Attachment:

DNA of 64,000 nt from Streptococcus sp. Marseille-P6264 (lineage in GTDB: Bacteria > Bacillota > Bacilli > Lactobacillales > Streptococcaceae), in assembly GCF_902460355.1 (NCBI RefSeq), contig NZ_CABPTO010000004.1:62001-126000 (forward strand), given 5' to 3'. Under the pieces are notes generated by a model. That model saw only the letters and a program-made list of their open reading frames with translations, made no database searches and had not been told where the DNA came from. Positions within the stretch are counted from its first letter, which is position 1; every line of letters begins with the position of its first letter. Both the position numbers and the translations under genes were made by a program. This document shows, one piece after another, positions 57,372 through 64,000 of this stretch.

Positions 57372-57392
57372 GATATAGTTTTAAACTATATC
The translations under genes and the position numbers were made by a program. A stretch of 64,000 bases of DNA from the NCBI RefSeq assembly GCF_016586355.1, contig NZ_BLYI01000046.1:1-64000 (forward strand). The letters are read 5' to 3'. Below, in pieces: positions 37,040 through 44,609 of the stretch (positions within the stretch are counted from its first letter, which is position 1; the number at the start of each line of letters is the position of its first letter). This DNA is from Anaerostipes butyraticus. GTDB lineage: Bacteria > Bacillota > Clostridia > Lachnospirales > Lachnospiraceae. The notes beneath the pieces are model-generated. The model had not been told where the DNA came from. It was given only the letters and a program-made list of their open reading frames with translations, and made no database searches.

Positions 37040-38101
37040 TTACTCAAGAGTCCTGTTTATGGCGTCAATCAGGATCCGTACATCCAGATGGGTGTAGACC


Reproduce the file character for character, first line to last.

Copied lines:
DNA of 64,000 nt from Streptococcus sp. Marseille-P6264 (lineage in GTDB: Bacteria > Bacillota > Bacilli > Lactobacillales > Streptococcaceae), in assembly GCF_902460355.1 (NCBI RefSeq), contig NZ_CABPTO010000004.1:62001-126000 (forward strand), given 5' to 3'. Under the pieces are notes generated by a model. That model saw only the letters and a program-made list of their open reading frames with translations, made no database searches and had not been told where the DNA came from. Positions within the stretch are counted from its first letter, which is position 1; every line of letters begins with the position of its first letter. Both the position numbers and the translations under genes were made by a program. This document shows, one piece after another, positions 57,372 through 64,000 of this stretch.

Positions 57372-57392
57372 GATATAGTTTTAAACTATATC
The translations under genes and the position numbers were made by a program. A stretch of 64,000 bases of DNA from the NCBI RefSeq assembly GCF_016586355.1, contig NZ_BLYI01000046.1:1-64000 (forward strand). The letters are read 5' to 3'. Below, in pieces: positions 37,040 through 44,609 of the stretch (positions within the stretch are counted from its first letter, which is position 1; the number at the start of each line of letters is the position of its first letter). This DNA is from Anaerostipes butyraticus. GTDB lineage: Bacteria > Bacillota > Clostridia > Lachnospirales > Lachnospiraceae. The notes beneath the pieces are model-generated. The model had not been told where the DNA came from. It was given only the letters and a program-made list of their open reading frames with translations, and made no database searches.

Positions 37040-38101
37040 TTACTCAAGAGTCCTGTTTATGGCGTCAATCAGGATCCGTACATCCAGATGGGTGTAGACC